Finally, I received my answer. God told me why He loved ME. Thus began my slow climb back out of the valley.

Have you ever asked God why He loves you in particular? Do you know what it is about you that makes you so special to God that He was willing to send His son? There is something, and God wants to tell you what it is. He loves you dearly – enough to come and die for you. Because He loves you, He is not going to stay silent forever. Just ask.

“Why me?”

He is just waiting for you to ask.

God Cheated

God and Satan have been playing a game against each other for a very long time. The game has been close, and every time one has tried to get ahead, the other has managed to frustrate the plan. Suddenly, Satan thinks he finally has what it takes to win. The last pieces of his game plan fall into place, and God plays right into his hands.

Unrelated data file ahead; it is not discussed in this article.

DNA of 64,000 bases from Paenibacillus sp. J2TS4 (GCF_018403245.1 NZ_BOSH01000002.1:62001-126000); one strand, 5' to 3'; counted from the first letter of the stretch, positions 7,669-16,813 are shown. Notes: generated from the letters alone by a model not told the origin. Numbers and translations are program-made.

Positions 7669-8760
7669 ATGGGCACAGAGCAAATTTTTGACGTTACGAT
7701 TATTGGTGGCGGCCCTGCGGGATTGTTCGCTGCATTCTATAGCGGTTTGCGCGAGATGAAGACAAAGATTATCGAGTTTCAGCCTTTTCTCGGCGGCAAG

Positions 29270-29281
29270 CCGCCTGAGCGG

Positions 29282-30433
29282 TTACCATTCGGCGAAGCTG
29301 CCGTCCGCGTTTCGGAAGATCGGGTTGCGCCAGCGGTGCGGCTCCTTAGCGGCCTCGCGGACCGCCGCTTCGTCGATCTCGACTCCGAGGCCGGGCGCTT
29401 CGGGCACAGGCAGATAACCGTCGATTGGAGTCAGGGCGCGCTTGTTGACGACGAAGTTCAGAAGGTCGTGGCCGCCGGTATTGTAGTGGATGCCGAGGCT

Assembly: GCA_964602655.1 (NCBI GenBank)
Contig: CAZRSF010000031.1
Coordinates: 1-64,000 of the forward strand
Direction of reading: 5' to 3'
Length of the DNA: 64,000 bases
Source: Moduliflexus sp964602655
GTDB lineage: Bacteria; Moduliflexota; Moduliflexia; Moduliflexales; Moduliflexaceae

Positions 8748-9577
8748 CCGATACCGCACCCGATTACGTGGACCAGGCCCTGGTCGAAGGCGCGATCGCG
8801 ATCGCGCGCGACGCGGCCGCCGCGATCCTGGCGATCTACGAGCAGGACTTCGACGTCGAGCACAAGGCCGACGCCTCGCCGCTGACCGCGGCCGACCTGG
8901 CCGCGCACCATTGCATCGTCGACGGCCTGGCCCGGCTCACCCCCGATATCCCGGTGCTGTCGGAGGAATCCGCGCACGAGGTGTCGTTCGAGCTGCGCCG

Satan has won the game

But God does not concede defeat. Instead, He declares that, in fact, Satan has NOT won, because it’s GOD’S game. God insists that because it is His game, all will play by His rules.

He. Wins.

If something like this happened to one of us, we would instantly accuse the other person of cheating. We would feel lied to, manipulated, and cheated. An argument would most certainly erupt.

And yet this exact scenario played out millennia ago when God sent His Son for our sins. God had made numerous promises to the Israelites, and Satan had tried relentlessly to ruin each one.

Abraham would become a great nation – but the Hebrew people were enslaved in Egypt.
Saul would be a king for God – but jealousy turned him into a tyrant.
Israel would be God’s chosen nation – but Assyria, Babylon, and Rome conquered them.

Then Jesus came.